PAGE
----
Homily for Pentecost 14, September 10, 2017

Romans 13:8-14

St. John the Apostle

“It’s not too late to say you’re sorry”

May the words of my mouth and the meditations of our hearts be acceptable in your sight, O God, our Rock and our Redeemer.  Amen.

When I came into the church this morning, there was a beeping from the alarm panel.  The back-up batteries were low, and so it was reminding us that we need to attend to it.  Now.  That irritating sound that you hear won’t give up until you do something about it.  That’s much like the passage we hear this morning from Romans chapter 1.  St. Paul sounds like a nagging parent: “You know what time it is”.  Do we ever?  I for one have a remarkable capacity for putting off the things I need to do unless I put a deadline in place.  For everyday tasks, writing a sermon for example, I have a clear end date- Sunday morning.  But there are other things that we know we should do someday soon, but procrastinate about.  Having an emergency kit stocked and ready seems like a sensible idea, but how many of you have one near the door of your home?  We tend to put things like this off because although we have been told that someday there will be an earthquake, the probability is that it will not be tomorrow.

But we never know how much time we have.  Events can overtake us quickly.  Think of those residents in the interior of BC that had to leave their homes quickly because of approaching wildfires or floods.  Even with warnings and evacuation alerts, it was difficult for many to pack what was needed in time to flee.  And for the residents of the southern states, past experience with hurricanes may led some to believe that they could weather this storm, only to find that supplies like gasoline and plywood were sold out by the time they really needed them.  Hour by hour Hurricanes Harvey and Irma, and those that will follow, move across the Caribbean on courses that change in intensity and direction even with the best of predictions.

We are slow learners, and so we need to be reminded to not take for granted that things will unfold on our schedule.  In Exodus, at the first Passover, the Hebrews didn’t even have time to allow the bread to rise before they left Egypt.  They had to bake the unleavened loaves and eat them in a hurry.  In the comemoration every year of this event, Jews still eat the crackers called Matzah to call to mind that God’s salvation can come quickly and unexpectedly.  And in our Gospel reading this morning, Jesus tells his followers not to wait to forgive another.  Rather than triangulating by complaining to a third party, we are to confront sin and estrangement directly.  Our task is not to put off reconciliation, but to take the steps to have healthy relationships.  This is important for people of faith not just in our personal lives, but at a systemic level as we counter racism and fear in our society.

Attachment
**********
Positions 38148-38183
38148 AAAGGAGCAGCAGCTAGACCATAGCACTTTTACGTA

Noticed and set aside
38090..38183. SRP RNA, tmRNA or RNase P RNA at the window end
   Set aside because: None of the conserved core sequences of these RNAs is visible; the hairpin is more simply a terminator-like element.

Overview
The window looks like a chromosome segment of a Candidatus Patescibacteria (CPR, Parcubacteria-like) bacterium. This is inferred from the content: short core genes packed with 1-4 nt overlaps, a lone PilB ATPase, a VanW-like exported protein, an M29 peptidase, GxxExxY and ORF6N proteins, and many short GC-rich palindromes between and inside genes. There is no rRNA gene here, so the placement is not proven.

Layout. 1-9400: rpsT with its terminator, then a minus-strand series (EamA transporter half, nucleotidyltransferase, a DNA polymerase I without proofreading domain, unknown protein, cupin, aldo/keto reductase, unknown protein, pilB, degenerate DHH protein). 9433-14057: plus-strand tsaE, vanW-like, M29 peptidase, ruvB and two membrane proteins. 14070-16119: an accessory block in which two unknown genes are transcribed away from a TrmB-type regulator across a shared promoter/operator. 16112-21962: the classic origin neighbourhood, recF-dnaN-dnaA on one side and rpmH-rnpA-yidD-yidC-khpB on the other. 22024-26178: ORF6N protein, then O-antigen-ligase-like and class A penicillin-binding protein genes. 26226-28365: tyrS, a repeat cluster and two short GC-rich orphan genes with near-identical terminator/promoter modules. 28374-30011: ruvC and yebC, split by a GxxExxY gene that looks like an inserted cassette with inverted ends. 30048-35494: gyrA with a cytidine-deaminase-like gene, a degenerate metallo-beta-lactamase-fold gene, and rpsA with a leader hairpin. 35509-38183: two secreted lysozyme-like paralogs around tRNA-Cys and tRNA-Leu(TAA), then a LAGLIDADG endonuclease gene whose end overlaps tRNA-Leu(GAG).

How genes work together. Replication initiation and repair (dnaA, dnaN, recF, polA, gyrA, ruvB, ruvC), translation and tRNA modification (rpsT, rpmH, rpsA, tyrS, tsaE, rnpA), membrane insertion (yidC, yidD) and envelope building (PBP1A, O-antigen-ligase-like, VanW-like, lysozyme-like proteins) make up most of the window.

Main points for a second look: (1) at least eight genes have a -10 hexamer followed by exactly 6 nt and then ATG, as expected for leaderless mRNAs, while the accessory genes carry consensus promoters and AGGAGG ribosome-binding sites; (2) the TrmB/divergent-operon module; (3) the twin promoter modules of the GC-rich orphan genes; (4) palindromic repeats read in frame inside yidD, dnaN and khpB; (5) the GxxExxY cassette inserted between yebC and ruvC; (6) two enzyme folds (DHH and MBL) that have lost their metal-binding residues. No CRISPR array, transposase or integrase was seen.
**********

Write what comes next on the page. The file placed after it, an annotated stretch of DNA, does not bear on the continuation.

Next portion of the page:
And there surely is a certain urgency to our present time.  Even without the background of natural disasters, economic disparity, and political instability, this really is a moment for the world to wake from sleep because our salvation is nearer than when Jesus spoke about forgiveness.  We can live in fear of the dark days that appear to be leading towards the apocalypse, or we can get our priorities straight.  For each of us has a choice to start working on our unfinished business or to ignore the signs and continue hoping that we have more time, a lot more time.  The point that St. Paul is making is that love is an urgent matter.